When I need to film something, which has been more often than not lately because I'm trying to post more to YouTube, I bring out my Cowboy Studio lights and tripod and set up shop on the kitchen table. There are quite a few windows on the main floor that let in a lot of natural light and is great for photographing layouts. But when the days are short and dark during the winter I need the help of studio lights. There have been times where I've needed to film all week long so we've had to eat in random places. My family really is amazing for putting up with me!

Now let's take a virtual tour through all of this fun stuff!

I'd just like to take a minute to say how grateful I am for a husband who supports me in ALL of this - the numerous weekends every year I'm gone teaching, the late-night meetings because of the time difference so he has to take the kids somewhere, the stress I take out on him for no reason when shipping fiascos ensue... I'm sure I'm not easy to deal with sometimes! So thank you to Chris - it's because of him that all of my dreams can come true in more ways than one!

I hope you've enjoyed taking a peek into my craft space! I'd love to see yours too!

You Are My Home Mini Album by Steffi Ried

The queen of mini albums (Stefanie Ried!) is back today to share a cute little book with a masculine theme - this week I want to share how my collections, even with lots of pinks and florals, can be used to create pages and projects about the guys in our lives by using certain papers and embellishments - with the occasional flower and pink thrown in there ;)!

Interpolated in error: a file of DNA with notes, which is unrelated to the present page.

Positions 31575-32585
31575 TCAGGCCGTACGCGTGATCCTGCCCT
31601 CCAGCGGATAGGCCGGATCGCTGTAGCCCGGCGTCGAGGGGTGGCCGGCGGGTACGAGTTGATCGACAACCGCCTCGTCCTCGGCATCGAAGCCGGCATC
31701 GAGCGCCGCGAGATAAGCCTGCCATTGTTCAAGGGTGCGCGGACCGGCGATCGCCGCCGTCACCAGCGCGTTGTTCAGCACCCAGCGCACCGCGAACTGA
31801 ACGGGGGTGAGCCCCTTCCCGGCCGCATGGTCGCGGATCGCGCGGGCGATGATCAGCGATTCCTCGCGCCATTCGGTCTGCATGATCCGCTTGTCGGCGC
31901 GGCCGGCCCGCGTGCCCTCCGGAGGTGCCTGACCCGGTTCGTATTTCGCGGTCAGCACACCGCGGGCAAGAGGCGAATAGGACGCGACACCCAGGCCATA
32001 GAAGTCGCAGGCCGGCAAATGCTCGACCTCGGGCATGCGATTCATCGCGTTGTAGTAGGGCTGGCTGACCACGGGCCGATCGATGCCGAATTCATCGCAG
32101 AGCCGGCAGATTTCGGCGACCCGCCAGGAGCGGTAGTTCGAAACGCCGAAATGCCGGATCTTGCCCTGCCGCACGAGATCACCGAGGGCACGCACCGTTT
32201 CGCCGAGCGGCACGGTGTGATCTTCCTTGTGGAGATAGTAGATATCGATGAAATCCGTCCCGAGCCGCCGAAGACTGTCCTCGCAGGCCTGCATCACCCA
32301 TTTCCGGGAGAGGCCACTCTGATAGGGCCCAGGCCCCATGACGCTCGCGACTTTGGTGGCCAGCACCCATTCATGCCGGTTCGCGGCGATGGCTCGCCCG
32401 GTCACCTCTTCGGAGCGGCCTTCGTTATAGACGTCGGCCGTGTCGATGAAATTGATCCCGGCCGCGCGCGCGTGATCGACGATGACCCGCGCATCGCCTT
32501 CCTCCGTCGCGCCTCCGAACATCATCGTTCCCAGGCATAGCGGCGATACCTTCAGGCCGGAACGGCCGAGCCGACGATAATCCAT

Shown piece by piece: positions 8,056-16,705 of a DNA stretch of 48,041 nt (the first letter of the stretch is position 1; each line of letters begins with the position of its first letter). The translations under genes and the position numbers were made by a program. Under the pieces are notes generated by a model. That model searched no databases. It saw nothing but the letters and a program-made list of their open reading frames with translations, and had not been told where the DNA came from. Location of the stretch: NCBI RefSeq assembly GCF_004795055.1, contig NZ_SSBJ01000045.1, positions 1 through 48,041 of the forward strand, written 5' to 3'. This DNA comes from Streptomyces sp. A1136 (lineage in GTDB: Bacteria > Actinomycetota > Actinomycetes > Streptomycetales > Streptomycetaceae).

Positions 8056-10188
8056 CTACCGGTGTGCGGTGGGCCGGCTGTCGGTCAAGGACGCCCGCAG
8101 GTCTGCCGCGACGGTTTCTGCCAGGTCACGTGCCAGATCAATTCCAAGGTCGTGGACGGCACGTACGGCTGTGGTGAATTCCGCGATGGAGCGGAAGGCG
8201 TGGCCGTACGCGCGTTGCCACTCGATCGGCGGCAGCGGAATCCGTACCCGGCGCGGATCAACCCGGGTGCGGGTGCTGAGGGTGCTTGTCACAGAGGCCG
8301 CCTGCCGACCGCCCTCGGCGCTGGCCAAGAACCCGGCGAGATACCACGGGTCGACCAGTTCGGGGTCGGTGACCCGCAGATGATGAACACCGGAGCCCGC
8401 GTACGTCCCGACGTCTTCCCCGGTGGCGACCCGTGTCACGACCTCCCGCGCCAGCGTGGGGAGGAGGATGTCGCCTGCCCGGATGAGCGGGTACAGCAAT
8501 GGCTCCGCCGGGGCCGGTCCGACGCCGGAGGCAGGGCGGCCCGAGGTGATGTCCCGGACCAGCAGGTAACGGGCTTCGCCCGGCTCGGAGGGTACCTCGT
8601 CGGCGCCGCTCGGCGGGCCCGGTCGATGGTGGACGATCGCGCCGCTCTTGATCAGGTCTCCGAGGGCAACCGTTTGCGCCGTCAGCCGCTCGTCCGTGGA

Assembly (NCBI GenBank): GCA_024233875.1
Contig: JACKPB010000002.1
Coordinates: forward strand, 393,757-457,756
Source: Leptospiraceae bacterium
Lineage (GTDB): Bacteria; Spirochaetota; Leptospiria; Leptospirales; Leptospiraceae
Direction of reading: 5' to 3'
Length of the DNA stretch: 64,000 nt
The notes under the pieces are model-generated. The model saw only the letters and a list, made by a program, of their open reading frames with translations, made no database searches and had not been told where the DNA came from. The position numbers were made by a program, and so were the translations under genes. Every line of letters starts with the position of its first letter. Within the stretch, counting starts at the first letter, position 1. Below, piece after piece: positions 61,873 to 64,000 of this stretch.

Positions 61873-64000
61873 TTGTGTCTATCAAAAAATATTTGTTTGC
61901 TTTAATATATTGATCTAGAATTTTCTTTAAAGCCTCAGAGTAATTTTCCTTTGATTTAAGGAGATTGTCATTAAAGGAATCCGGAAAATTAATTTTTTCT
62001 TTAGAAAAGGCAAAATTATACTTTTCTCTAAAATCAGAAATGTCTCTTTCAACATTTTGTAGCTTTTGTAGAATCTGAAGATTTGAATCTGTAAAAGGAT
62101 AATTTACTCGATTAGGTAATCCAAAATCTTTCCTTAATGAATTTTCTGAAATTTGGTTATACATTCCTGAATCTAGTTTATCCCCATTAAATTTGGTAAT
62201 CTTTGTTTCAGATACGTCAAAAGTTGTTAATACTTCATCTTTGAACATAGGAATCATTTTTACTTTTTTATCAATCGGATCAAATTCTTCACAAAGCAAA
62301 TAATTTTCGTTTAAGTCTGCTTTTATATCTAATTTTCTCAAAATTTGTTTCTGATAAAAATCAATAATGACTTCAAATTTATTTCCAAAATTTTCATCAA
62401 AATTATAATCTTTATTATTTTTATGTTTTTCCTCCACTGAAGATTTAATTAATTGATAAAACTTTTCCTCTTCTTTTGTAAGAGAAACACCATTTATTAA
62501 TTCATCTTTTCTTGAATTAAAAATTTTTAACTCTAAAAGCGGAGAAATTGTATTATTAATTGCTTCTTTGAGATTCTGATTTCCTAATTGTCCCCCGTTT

I have a lot of mini books about my daughter, our family trips, etc. Why not make an album for my husband? He was equally enthusiastic when I told him this. He immediately told me that he wanted to have a lot of blue and absolutely metal book rings. Just typical male, right? First I chose the papers. I used many papers from the collections Take Me Away and Fancy Free. A lot of blue, turquoise, and white. These fit perfectly with the pictures. Next, I selected the matching stickers, chipboards, stamps, and more, and put them into a bowl. It was great fun to play with other colors. My husband was very happy about "his" album :)
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For the cover I wanted to create layering with different papers. I painted white cardstock with watercolors. After that I cut the title with a Silhouette Cameo. Then came the must-have metal rings.
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For the inside pages, I created a pocket for each side. Now I can use more photos for my mini. On the first page I created a small pocket. For this I used Paper 04 with the dots from the Oh My Heart collection.
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On the next page I made a pocket with an opening at the top. Another photo and journaling are hidden in it. The Wood Veneer Shapes from Take Me Away fit perfectly into the album. On the left side, I even added a flower Puffy Sticker. A little bit of pink color and flowers also fit into a male album, right?!
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On the large photo on the right I used the glasses stamp from Oh My Heart. I LOVE the stamps. Additionally, you can open the left side. There is another photo behind it.